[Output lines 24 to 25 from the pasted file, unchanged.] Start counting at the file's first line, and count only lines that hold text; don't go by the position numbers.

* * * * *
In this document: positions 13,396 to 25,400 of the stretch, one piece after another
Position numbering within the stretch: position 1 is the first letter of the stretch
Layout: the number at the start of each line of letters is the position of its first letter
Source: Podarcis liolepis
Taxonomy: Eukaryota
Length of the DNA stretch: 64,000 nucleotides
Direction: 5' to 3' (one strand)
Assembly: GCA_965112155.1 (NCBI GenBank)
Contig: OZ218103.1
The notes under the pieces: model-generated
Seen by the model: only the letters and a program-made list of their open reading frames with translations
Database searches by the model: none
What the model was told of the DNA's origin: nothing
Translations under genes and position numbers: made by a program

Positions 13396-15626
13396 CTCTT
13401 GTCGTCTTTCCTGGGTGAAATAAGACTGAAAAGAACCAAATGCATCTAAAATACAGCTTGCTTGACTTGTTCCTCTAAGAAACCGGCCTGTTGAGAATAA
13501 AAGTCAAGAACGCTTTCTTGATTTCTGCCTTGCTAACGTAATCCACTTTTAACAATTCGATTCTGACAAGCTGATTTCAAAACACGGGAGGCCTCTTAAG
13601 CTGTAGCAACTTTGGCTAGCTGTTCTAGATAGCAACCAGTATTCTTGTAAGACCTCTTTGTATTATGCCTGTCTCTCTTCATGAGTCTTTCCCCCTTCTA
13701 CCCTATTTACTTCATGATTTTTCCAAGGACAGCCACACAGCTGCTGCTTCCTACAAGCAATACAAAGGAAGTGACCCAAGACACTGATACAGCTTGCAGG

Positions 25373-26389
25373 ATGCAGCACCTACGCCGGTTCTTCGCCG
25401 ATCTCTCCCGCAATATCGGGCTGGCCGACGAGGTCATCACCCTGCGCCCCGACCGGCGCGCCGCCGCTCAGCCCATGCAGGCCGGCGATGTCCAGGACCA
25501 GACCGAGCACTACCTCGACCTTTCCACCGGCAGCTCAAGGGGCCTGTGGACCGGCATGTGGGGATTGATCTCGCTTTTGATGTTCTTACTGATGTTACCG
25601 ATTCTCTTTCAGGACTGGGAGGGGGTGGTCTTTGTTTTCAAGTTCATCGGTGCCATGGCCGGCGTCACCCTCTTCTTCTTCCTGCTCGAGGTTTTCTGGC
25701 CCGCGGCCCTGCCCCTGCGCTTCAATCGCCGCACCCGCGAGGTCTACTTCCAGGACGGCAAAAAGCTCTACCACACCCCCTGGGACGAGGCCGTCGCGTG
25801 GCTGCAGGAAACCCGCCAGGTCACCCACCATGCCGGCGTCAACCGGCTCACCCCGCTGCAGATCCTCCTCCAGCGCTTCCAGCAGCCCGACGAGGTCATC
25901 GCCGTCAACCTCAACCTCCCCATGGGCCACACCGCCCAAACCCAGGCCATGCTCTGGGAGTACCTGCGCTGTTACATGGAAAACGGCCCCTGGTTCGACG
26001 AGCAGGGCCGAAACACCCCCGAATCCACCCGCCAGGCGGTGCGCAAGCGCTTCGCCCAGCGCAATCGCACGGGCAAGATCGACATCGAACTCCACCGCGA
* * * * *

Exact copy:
25501 GACCGAGCACTACCTCGACCTTTCCACCGGCAGCTCAAGGGGCCTGTGGACCGGCATGTGGGGATTGATCTCGCTTTTGATGTTCTTACTGATGTTACCG
25601 ATTCTCTTTCAGGACTGGGAGGGGGTGGTCTTTGTTTTCAAGTTCATCGGTGCCATGGCCGGCGTCACCCTCTTCTTCTTCCTGCTCGAGGTTTTCTGGC